U.S. stock ETFs reversed a two-week slide in the holiday-shortened week with a relief rally in European markets and hopes a fiscal-cliff deal will be reached helping to buoy equities.
The S&P 500 jumped 3.6% during Thanksgiving week, while the Dow added 3.4% and the Nasdaq Composite surged 4%.
As expected, volume was thin with many traders taking the week off. Volume in SPDR S&P 500 (SPY) was under 50 million shares during Friday’s shortened session, less than half the daily average of 130 million shares the past three months.
The S&P 500 ETF posted its best weekly rally since June as U.S. consumers flooded malls and retailers on Black Friday to kick off the holiday shopping season.
“People are trying to get a sense of what the holiday shopping season will be in the U.S.,” said James Dunigan at PNC Wealth Management in a Bloomberg report. “Other than that, there’s not much driving the market today in this shortened session. Obviously, we’ll all be waiting for the fiscal cliff negotiations when Congress comes back next week.”
European ETFs enjoyed a monster rally this week on hopes leaders are close to an agreement to provide more bailout aid for Greece. Global X FTSE Greece 20 ETF (GREK) vaulted 10% this week.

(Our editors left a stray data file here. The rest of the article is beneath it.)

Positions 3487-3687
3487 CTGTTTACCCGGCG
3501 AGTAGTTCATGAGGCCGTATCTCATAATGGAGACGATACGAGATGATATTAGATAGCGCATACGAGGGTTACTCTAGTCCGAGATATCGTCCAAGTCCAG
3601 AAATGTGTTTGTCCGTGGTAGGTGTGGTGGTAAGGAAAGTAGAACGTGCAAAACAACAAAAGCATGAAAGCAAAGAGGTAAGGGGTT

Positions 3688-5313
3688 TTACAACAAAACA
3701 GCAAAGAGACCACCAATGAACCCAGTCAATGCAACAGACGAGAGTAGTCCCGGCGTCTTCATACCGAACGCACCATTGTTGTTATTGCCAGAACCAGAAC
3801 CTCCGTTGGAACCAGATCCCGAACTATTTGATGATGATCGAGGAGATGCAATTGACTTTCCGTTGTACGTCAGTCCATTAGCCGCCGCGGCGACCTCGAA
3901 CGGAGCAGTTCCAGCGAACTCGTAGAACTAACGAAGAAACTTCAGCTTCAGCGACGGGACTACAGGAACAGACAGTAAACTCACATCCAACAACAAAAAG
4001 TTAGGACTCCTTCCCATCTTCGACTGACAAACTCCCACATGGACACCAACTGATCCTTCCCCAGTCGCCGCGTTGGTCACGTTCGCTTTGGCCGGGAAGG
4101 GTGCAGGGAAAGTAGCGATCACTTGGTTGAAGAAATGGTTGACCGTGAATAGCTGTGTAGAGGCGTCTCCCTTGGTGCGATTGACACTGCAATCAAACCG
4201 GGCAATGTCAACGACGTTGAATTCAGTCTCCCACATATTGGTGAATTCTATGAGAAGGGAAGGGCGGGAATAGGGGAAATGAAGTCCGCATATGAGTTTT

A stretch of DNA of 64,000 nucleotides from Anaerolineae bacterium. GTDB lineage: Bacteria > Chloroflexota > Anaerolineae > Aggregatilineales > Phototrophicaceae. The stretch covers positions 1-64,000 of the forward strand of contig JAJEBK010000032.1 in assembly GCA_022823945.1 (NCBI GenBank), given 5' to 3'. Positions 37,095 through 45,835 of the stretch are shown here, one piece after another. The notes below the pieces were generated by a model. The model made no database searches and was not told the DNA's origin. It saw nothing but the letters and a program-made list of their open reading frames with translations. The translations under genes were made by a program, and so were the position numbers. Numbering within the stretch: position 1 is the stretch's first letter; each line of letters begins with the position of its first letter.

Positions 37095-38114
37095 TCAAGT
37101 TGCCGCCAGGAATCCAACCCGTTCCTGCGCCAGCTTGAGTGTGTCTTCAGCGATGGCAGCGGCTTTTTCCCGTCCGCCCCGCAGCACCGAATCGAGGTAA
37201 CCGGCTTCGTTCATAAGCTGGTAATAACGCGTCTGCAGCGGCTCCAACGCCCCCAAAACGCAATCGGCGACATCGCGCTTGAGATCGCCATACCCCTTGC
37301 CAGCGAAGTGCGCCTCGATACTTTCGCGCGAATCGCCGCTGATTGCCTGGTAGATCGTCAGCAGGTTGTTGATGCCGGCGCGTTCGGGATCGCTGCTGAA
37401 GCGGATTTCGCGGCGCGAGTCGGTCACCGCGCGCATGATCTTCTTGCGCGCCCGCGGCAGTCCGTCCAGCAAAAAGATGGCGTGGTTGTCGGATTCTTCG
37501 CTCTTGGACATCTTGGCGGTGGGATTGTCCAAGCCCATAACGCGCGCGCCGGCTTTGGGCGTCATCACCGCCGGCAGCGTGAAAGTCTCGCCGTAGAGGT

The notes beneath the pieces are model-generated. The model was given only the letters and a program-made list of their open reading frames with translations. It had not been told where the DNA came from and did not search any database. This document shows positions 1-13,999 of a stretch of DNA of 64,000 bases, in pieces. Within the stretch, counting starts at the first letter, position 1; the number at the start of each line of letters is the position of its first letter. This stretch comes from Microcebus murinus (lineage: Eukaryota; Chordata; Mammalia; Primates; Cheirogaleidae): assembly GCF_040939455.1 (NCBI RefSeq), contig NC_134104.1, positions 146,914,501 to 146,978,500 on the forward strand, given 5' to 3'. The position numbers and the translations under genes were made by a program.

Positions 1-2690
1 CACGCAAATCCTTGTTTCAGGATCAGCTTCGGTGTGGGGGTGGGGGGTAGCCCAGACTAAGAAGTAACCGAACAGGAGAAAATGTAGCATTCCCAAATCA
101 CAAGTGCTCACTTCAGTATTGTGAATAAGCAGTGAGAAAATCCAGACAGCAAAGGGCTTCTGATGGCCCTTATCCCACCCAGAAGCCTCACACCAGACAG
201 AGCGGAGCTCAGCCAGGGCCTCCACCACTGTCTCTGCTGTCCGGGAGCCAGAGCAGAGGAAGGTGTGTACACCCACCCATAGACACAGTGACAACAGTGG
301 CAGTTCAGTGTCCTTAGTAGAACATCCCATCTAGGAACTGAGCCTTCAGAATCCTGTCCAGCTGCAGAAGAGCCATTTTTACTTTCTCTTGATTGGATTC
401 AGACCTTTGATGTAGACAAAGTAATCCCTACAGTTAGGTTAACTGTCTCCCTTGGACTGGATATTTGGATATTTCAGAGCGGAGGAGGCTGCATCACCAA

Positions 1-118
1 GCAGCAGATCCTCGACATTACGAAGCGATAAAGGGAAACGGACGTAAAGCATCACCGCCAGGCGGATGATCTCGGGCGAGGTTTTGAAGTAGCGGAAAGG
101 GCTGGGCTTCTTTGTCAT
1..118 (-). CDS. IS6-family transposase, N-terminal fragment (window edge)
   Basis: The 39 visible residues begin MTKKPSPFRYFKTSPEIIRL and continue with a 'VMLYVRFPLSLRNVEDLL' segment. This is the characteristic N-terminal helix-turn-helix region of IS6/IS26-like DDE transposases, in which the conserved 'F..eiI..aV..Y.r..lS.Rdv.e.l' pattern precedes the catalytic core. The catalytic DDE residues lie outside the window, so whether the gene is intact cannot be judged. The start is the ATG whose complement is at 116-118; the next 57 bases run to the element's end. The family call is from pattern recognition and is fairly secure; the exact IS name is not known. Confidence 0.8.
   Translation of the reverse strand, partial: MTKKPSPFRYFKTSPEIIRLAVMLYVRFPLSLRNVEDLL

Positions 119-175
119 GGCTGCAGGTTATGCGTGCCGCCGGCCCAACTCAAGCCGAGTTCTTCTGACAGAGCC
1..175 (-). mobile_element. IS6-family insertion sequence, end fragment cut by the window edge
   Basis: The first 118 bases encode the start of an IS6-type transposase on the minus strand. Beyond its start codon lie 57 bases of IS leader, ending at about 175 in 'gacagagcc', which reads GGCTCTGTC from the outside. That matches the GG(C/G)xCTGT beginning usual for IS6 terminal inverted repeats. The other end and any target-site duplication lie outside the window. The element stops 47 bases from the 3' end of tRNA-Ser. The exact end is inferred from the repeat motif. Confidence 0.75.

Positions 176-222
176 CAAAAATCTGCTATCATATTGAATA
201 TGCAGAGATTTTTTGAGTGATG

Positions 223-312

In currency ETFs, the euro climbed to a three-week high against the dollar on Friday, Reuters reported. An unexpected rise in German business confidence helped stoke the euro.
“The market is getting a bit confident that a Greek deal will be struck. This will remove one of the near-term uncertainties in the euro zone and some of the short euro bets will be squeezed as a result,” said RBS currency strategist Paul Robson in the Reuters story.
Meanwhile, the equity rally crushed VIX-futures products designed to track market volatility. The iPath S&P 500 VIX Short-Term Futures ETN (VXX) fell to an all-time low of $30 a share on Friday and was down 12% on the week.
Next week’s economic data features reports on durable goods orders, home prices, consumer confidence, new home sales, the Fed’s beige book, pending home sales, and personal income and spending.
Full disclosure: Tom Lydon’s clients own SPY and VXX.
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